The feeding of the 5000 is recorded in all 4 Gospels:

  • Matthew 14:13-22
  • Mark 6:32-46
  • Luke 9:10-17
  • John 6:1-15

In Matthew & Mark they leave town and are in a desert place:

When Jesus heard of it, he departed thence by ship into a desert place apart: and when the people had heard thereof, they followed him on foot out of the cities. (Matthew 14:13)

32 And they departed into a desert place by ship privately.

33 And the people saw them departing, and many knew him, and ran afoot thither out of all cities, and outwent them, and came together unto him. (Mark 6:32-33)

In Luke they are in Bethsaida:

Then he took them with him and they withdrew by themselves to a town called Bethsaida (Luke 9:10b)

*note that later in the story Luke mentions a desert place

In John they are on a mountain:

And Jesus went up into a mountain, and there he sat with his disciples. (John 6:3)

Where did this event take place--a desert place, a town, or a mountain?

Is this a contradiction or is there a location that fits all of these descriptions?

1 Answer 1


BETHSAIDA (Βηθσαϊδά, Bēthsaida, בֵּית צַיְדָה, beith tsaydah; “house of fishing”). A fishing village located on the northern shore of the Sea of Galilee. The hometown of the disciples Philip, Andrew, and Peter. (from The Lexham Bible Dictionary)

So, I don't see a contradiction. It was near the village of Bethsaida.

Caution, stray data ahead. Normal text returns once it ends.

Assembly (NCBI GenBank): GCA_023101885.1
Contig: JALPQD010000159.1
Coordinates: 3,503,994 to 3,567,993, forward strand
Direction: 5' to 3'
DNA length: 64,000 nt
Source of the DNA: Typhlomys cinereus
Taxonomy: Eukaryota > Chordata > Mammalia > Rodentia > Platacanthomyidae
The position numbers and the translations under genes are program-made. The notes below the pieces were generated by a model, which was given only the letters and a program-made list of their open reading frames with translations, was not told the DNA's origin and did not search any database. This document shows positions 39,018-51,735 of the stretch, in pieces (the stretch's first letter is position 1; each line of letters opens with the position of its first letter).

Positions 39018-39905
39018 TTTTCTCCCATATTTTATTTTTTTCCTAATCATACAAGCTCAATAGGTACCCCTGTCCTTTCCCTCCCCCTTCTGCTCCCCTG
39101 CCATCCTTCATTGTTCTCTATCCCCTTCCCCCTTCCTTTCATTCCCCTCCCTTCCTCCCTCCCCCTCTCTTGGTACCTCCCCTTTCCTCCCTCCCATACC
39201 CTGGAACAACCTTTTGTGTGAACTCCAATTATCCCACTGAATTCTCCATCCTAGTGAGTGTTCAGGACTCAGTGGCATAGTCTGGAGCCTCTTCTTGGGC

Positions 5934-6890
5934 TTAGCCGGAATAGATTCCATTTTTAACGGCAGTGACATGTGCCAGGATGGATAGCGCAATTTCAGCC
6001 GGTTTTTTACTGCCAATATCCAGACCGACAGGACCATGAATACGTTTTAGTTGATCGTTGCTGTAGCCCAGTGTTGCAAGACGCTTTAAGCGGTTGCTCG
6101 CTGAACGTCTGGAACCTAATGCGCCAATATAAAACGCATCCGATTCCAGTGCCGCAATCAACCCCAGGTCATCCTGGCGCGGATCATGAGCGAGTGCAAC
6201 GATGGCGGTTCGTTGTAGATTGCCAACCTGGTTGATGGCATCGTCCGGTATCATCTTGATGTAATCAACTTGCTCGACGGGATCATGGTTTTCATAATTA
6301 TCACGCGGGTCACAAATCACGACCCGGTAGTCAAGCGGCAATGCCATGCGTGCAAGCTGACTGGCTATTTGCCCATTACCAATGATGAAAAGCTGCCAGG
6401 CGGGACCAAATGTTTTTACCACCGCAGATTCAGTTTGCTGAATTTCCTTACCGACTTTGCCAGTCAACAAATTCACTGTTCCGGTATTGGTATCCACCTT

Immediately he made his disciples get into the boat and go before him to the other side, to Bethsaida, while he dismissed the crowd. 46 And after he had taken leave of them, he went up on the mountain to pray. (Mark 6:45–46, ESV)

There was more than one hill. The language doesn't distinguish hill from mountain. The context places it near the Sea of Galilee, which Bethsaida is also near. Jesus walked on water afterward (Mark 6:45-52; John 6:16-21).

Of course, one would call it a contradiction if expecting an exactness more than normal for New Testament times. Many see this type of difference in detail as evident for accounts from different witnesses.


Second is the criterion of multiple attestation. This criterion says that “when a saying appears either in multiple sources (M, L, Q, Mark) or in multiple forms ([e.g.], in a miracle account, a parable, and/or apocalyptic settings)” then it has multiple attestation ... Like the criterion of dissimilarity, this criterion is limited in that it should be used only for positive affirmations of what Jesus said. -- Komoszewski, J. E., Sawyer, M. J., & Wallace, D. B. (2006). Reinventing Jesus: How Contemporary Skeptics Miss the Real Jesus and Mislead Popular Culture (p. 44). Kregel Publications.

  • Reinventing Jesus - a great book! Commented Feb 4, 2022 at 5:17
  • Good answer +1.
    – Dottard
    Commented Feb 4, 2022 at 10:51

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